Andalucians have a sense of local loyalty like noone I’ve ever encountered. They are fiercely proud of their Andalucian-ness, with famous cultural markers such as Moorish architecture, flamenco, bullfighting and Lorca inspiring the kind of adoration that borders on obsession.
This sense of regional identity is instilled from an early age. Over the years, my children have come home from nursery or school at around this time of year, displaying a range of appropriately-coloured adornments symbolising the bandera blanco y verde: masks, flags painted on their faces, and flags in their hands.
This year, in the run up to today’s Dia de Andalucia celebrations, my son’s school focused on Blas Infante, the politician and writer who is known as the “Padre de la Patria Andaluz” (Father of the Andalucia Fatherland). It was Blas Infante who drew up a charter for Andalucia in 1918, also designing the Andalucia flag, based on historical symbols: Hercules, lions and the Pillars of Hercules.
According to legend, the Greek god founded Seville – hence the Alameda de Hercules. Infante also wrote the lyrics to the Andalucia himno (anthem). (Dia de Andalucia itself commemorates a later, but no less significant, event: the referendum for regional autonomy which took place on 28 February 1980.)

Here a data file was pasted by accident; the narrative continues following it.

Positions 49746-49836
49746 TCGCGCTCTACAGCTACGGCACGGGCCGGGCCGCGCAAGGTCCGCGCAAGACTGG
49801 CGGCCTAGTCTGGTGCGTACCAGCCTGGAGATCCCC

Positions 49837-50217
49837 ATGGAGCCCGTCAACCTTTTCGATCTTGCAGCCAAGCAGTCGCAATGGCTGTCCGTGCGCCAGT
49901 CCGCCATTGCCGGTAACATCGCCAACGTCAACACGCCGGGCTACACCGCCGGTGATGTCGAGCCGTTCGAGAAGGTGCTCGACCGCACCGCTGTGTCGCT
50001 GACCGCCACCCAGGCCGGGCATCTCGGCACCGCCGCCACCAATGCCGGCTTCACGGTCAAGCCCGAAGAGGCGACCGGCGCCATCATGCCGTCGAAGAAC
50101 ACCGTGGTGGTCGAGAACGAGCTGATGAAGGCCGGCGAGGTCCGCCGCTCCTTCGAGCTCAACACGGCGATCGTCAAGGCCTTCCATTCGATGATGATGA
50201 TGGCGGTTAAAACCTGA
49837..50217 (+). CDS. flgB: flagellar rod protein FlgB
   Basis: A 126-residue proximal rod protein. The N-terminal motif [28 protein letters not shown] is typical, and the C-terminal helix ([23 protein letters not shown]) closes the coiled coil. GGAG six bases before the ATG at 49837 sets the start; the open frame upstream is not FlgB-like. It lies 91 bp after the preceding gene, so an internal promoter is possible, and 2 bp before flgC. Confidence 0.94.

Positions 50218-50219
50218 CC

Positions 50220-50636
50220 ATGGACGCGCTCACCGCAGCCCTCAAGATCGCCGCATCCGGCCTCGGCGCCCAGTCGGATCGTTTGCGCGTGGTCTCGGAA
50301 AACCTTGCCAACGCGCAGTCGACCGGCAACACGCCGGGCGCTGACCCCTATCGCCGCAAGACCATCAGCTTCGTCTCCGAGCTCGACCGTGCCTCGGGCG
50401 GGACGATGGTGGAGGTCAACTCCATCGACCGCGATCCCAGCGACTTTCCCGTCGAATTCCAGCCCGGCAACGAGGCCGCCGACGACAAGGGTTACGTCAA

My son did a project on the story of Hercules and the two lions featured in the flag, and how the flag got its colours – something to do with one of the lions loving (green) olive trees and vines, and the other loving the frothy (white) waves of the sea. The lyrics of the himno talk of white for peace, and green for hope:
La bandera blanca y verde/Vuelve, tras siglos de guerra/A decir paz y esperanza,/Bajo el sol de nuestra tierra. (The green and white flag/Returns, after centuries of war/To tell of peace and hope/Under the sun of our land.)
His class also visited the great man’s house in Coria del Rio, now preserved as the snappily-titled Museo de la Autonomia de Andalucia. They were given a complicated make-it-yourself version – lots of working out which bit goes with which bit – IKEA in miniature. One for a rainy day.
We had the Sevillanos, Cordobeses, Granadinos et al…
We had the animals
We had the writers
We had the painters
We had the flamenco artists
We had a torero and a toro